7 Tips on Improving Personal Finance Post Recession

by Guest Contributor · 8 comments

The global recession has left a lasting effect on everyone’s life. During this recession while some people lost their jobs, some experienced salary cuts. Overall production, income, corporate profit, investment expenditure of the economy reached an excessive low. So, it is very natural that the economy will take some time to recover even in the post-recession period. In order to ensure that you face no more hardships post-recession, it is best to improve your personal finance. Here are some tips that you probably already know, but it pays to revisit them one more time.

  1. In order to improve your personal finance the first thing you need to do is repay your debts. Among all your loans, choose the unsecured and expensive ones and pay them off first. Unsecured debts like credit card debt, personal loans need to be paid off first as they generally carry high interest rates. For repayment purpose you can use your extra cash or you can use your savings which earn an interest rate lower than the rate of interest payable on your loans.
  2. Try to create an emergency fund. Even a small emergency fund can offer you great help in the time of difficulties.
  3. In the post-recession period, you need to make a strict budget. You should make a thorough finance plan and you should follow it religiously. Record all your expenses and match the monthly spending with your monthly income. Try to create surplus that can help you in debt repayment.
  4. Aim at some quick cutbacks. Try to reduce your expenses by buying only those things that you seriously need. You can save some money on food bills by buying food in bulk. Before going to shop for groceries make a list of the items that you need and stick to the list when buying. Try to avoid buying the things that are not on the list. You can save some bucks on electricity bills by switching off the lights when you aren’t using them.
  5. Think twice before buying any luxury item like a big television or brand new music system. Try to avoid any long term hire purchase agreements. For large purchases, try the 30 day rule.
  6. Start using debit cards or cash for making different payments. By using a credit card you unknowingly spend more. So, try to avoid extensive uses of credit cards. Use credit cards when it is only utmost necessary.
  7. Eat out less. Enjoy your home cooked meal. It not only saves a lot of money but also is far healthier. You can save some bucks if you avoid the gym and start exercising at home.

Some people go shopping just for fun, but it’s actually quite fun to window shop too. The difference, of course, is that you get to keep more, and vastly improve your finances.

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{ read the comments below or add one }

  • Witty Artist says:

    All suggestions are practical and applicable. Moreover, besides paying attention to expenses, we can search for new ways to earn money, for example out of some extra skills we have, hobbies.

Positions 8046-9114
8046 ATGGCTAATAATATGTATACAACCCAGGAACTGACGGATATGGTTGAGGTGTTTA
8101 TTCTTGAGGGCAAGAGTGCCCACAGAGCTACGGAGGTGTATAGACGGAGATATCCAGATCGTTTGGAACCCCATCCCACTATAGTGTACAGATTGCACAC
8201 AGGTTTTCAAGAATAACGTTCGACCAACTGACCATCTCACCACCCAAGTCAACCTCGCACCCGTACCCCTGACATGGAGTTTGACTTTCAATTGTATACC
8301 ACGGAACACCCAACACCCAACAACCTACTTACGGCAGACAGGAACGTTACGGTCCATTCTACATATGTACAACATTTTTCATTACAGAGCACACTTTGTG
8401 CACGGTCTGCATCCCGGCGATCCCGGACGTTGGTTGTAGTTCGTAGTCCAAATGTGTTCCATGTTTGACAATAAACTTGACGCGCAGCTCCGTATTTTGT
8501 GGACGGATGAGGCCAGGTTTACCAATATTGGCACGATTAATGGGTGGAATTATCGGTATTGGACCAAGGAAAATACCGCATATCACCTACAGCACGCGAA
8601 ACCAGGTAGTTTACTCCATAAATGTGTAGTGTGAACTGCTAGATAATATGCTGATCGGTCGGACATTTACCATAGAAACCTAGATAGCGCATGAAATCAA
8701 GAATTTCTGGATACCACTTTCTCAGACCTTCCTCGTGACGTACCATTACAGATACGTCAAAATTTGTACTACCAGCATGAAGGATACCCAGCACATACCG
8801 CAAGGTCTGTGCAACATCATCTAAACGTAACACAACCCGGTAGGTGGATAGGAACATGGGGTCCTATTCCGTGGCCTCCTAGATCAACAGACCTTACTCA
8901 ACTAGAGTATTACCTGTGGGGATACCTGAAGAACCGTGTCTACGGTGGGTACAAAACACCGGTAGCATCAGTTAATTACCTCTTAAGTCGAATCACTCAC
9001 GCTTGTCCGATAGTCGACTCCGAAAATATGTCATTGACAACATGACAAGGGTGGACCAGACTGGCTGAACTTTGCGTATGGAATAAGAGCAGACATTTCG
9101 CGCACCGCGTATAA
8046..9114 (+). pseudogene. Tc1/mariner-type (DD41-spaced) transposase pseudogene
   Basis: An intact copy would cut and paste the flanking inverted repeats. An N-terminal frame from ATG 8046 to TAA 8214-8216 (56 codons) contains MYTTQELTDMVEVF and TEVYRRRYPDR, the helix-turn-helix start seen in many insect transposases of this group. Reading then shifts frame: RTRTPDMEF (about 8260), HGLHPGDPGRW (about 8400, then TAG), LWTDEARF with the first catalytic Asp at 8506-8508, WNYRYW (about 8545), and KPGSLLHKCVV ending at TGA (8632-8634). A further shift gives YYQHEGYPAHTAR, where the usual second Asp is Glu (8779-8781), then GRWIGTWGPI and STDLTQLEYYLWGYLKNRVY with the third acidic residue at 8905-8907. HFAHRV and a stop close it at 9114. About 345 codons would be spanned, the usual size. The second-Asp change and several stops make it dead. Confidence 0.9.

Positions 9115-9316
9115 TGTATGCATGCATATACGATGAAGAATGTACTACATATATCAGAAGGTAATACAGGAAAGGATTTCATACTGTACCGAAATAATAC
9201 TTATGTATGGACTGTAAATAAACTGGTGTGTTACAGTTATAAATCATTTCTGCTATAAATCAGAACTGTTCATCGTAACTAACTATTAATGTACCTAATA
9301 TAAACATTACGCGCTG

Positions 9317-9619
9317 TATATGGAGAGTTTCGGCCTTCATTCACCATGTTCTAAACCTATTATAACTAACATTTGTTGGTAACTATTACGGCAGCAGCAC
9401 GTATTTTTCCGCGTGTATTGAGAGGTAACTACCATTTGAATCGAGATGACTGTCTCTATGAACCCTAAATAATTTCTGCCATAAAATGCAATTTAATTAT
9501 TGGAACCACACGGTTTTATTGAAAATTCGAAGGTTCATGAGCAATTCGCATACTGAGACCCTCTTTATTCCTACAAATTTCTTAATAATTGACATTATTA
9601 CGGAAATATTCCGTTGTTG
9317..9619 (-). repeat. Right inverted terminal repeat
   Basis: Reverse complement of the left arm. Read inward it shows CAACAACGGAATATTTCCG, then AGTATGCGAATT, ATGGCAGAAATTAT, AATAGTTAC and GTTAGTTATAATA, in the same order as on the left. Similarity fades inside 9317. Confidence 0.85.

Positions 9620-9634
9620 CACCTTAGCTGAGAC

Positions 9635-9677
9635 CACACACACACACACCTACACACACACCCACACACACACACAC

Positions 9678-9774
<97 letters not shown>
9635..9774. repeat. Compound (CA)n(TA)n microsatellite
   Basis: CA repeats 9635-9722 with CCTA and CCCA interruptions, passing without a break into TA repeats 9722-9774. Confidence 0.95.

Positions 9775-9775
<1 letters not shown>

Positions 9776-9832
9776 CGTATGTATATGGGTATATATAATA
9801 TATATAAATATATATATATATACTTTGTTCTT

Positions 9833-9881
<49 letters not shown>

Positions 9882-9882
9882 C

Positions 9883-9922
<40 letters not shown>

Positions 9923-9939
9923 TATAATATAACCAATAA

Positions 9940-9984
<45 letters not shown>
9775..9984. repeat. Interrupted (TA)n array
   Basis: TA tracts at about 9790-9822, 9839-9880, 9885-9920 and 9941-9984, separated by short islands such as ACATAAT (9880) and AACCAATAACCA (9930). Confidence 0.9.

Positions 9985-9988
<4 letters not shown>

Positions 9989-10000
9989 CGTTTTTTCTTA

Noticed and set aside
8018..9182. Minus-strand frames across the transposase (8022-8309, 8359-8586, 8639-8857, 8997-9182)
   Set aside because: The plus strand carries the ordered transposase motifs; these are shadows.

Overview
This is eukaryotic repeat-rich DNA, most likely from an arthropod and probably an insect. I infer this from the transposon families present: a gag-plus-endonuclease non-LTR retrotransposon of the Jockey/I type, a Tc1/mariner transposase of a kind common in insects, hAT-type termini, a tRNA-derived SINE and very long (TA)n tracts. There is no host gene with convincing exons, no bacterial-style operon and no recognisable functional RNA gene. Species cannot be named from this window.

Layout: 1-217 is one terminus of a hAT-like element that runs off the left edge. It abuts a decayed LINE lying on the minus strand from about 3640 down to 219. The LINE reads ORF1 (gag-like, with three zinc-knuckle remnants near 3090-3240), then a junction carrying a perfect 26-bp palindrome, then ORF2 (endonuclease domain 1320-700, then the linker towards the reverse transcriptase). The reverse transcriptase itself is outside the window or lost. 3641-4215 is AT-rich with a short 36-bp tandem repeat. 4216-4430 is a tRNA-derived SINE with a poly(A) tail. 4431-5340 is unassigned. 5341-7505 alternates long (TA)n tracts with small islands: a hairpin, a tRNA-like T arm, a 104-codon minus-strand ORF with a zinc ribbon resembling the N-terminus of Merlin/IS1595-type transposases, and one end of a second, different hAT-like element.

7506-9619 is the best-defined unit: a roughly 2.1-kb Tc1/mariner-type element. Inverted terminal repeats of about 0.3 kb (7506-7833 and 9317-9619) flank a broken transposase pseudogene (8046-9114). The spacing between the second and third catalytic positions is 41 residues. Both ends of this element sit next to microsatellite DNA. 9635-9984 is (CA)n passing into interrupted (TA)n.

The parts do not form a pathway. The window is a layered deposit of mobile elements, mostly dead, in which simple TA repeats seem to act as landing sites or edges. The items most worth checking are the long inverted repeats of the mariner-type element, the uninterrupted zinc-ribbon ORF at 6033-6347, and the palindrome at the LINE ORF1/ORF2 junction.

• Smarter Spend says:

    I agree with the above: I rarely buy things from places not called ebay and craigslist. You get the same product for much cheaper.

  • basicmoneytips.com says:

    I agree with most of the other comments, these are good suggestions to repeat. Things seem to be getting better but unemployment is still high these days.

    One thing I would add is to use the power of the internet in both buying and selling. If you need things, you can generally find things cheaper someplace online, such as craigslist. Also, sites like ebay and craigslist are great places to get rid of that stuff you are not using anyway.

  • Cd Phi says:

    Great post. At this point in my financial journey, I’m trying to create an emergency fund while cutting expenses simultaneously. I definitely eat out less now that I cook at home more often.

  • marci357 says:

    “The global recession has left a lasting effect on everyone’s life.” I don’t think that statement is necessarily true… I think those that were already frugal and back to basics, and those who were conservative in their investments, really felt little if any effect at all …. except the doom and gloom heard on the news channels if they had TV.

    That’s not to negate that a lot of people probably were affected – but no, NOT everyone.

    And about that 30 day rule… try a 6 month or 1 year rule… it works a LOT better – plus usually you will find the item on sale, on clearance, at a huge discount, or find that you don’t need it at all 🙂

  • Sandy says:

    Great tips as usual. I third the idea that credit cards are useful if you are responsible. When you can get 1-2% back every time you pay, why not?

  • Jersey Mom says:

    Great advice. I too, use a credit card (Amex Blue), which offers cash back once a year. If you’re able to pay off the balance every month then there’s no reason you cannot use one. =)

  • Balance Junkie says:

    You can’t hear these tips too often. Still, I wonder how many people really feel like the recession is over. Corporate profits are definitely bouncing back, but employment is not and wages are actually starting to fall a bit.

    These tips are great ideas at any point in the economic cycle, although I must say I disagree with you a bit on the credit card thing. A very disciplined credit card user can actually make them work to their advantage through planned spending and reward dollars. If you are not a disciplined credit card user, then I would agree that cash is better.

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